4. I checked to see if Savage's name is on Baptist Accountability site Chances are you are the one who covered that base already.
As for Savage's ordination, I called the pastor at the church responsible for Savage's ordination in the first place, telling him to expect a letter calling for the withdrawal of his ordination papers now. If he ever decides to take on another position on the pastoral staff of any congregation, this will mean he has to be re-ordained by some other church. While I cannot stop another church (Baptist or otherwise) from doing that if they so choose, I can see that Andy's name be exposed in the press if I ever hear of this happening.
Meanwhile, if they do not agree to cooperate by early December, I will expose Germantown Baptist Church to the press. In that process, I'll let the journalists know exactly where I messed up and that I am very sorry for not taking responsibility for my actions long ago.
They will also hear about the survivors who are leading the way for me and the entire congregation here at Stonebridge now. That's the exciting part.
What I'm asking you to consider is a request from our survivors for you to be the keynote speaker. Now that they know much more of the trauma we put you through, I suggested that we have a big party in your honor and invite the entire church to join in welcoming you in this homecoming. For you left in so much undeserved shame, I promise you that you'll be coming back as an honorable guest, and that you will see the change of hearts even in people you once knew.
If you agree to take on this challenge, I'd like for some of our survivors to meet you soon, so we can sit down and talk further. Yet, I also can accept that you may never wish to return here because of all the old wounds that most likely would be opened up in such a process. The choice is entirely yours.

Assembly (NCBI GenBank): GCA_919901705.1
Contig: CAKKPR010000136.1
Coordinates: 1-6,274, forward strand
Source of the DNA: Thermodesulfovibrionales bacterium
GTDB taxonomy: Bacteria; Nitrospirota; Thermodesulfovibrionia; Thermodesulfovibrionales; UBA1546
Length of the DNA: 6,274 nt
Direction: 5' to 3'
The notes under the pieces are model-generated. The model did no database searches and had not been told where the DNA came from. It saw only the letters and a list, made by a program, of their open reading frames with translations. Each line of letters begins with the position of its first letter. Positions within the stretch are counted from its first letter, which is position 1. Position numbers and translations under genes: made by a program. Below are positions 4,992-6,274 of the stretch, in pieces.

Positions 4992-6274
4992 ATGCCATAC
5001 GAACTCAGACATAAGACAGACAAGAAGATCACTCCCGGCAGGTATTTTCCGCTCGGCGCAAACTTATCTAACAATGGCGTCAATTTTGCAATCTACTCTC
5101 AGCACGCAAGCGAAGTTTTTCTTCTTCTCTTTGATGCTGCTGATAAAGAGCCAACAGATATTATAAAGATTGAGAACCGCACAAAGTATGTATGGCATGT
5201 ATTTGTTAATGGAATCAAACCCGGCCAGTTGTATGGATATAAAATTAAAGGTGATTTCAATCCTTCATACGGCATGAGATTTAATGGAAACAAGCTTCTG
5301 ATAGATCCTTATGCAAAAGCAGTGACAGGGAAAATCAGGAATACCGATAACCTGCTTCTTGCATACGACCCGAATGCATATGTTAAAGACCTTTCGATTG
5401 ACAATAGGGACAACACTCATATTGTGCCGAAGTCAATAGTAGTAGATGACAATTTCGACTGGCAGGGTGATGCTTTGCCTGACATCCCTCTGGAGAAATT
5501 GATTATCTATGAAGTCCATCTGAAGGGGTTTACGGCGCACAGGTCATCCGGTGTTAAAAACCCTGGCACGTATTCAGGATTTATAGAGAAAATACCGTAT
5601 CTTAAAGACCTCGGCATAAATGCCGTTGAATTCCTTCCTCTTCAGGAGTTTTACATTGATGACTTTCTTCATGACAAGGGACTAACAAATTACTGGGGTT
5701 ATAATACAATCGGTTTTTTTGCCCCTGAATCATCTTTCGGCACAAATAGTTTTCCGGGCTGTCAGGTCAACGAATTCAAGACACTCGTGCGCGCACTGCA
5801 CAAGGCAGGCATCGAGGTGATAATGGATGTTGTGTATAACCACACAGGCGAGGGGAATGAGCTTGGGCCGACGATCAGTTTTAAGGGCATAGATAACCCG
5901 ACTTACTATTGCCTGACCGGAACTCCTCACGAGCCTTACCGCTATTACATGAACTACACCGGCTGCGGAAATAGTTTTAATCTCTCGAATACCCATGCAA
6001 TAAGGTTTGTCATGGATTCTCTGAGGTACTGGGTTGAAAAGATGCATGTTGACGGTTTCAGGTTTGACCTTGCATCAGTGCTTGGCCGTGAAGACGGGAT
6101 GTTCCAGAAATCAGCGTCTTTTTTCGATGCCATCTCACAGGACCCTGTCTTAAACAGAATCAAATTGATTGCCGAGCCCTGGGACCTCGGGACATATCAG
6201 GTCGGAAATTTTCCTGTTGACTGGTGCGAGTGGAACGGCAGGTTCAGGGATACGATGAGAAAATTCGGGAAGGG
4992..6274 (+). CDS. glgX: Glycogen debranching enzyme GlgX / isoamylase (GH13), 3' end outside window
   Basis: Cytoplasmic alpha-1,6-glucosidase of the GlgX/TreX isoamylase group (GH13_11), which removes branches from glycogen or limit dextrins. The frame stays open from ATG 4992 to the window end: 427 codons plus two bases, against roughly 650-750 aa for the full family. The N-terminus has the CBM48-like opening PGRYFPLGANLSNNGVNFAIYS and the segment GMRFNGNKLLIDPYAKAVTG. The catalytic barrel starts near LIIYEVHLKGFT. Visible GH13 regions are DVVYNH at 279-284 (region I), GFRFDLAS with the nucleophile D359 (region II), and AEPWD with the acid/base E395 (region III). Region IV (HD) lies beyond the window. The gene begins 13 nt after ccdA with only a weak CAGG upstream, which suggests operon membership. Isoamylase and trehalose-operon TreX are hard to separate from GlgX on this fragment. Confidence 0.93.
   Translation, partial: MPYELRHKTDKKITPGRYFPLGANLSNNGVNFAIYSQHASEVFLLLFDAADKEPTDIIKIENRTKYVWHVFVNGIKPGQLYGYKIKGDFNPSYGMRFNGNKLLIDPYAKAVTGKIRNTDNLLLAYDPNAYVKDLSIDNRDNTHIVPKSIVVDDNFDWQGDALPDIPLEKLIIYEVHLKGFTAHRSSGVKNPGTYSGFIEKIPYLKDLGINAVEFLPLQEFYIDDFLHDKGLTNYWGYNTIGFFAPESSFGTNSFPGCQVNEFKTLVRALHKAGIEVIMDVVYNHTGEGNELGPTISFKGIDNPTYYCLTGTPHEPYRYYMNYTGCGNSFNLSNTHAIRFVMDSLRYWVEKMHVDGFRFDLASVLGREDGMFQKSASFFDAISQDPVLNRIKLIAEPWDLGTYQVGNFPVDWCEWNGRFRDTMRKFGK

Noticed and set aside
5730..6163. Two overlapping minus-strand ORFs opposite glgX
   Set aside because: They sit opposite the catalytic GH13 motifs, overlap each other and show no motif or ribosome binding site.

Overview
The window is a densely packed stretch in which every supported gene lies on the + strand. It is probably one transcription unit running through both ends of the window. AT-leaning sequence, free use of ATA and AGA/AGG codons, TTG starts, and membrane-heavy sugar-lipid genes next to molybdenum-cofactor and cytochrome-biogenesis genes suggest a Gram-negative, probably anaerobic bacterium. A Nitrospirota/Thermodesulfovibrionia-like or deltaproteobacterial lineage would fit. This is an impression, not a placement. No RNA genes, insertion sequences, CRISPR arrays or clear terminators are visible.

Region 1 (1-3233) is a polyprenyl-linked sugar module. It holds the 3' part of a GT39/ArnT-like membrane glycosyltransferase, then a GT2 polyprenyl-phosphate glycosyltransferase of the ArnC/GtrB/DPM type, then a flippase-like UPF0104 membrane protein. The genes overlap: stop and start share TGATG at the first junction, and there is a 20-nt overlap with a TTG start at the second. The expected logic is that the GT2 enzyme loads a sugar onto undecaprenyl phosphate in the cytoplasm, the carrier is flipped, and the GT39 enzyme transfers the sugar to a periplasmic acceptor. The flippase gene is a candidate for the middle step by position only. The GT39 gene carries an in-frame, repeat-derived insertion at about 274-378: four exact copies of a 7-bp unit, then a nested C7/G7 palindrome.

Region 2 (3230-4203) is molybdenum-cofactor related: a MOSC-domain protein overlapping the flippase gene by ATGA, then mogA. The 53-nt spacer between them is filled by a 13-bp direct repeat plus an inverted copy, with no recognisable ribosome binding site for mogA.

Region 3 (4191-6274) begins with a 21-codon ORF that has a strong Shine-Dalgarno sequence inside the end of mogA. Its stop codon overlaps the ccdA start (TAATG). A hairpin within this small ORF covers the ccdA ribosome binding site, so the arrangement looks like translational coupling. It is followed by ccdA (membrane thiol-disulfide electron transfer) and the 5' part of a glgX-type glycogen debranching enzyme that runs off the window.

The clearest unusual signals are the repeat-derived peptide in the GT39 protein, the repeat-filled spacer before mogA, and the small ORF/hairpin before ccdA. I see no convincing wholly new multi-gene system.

If you choose not to participate in any of this, I'd still very much like to speak with you and your mom, to offer my sincere apologies and allow you to both air any further grievances you have.
Never will I ever ask you to forgive me. What I did was unforgivable.
I know there is no way we can put a price tag on your losses, but I personally would like to try to at least cover the money you have been out for therapy over the years. We can discuss that and anything else you wish if you'll give me a call at your earliest convenience.
(While I can't say what Jules Woodson would have done after receiving this letter. You can make up whatever ending you wish. Yet, I like to think she would have at least realized what a valuable person she is to all who have heard her story. Meanwhile, in the absence of true justice, she is doing a great job of writing her own ending, and I'm certain that will continue. Take Courage, Jules!)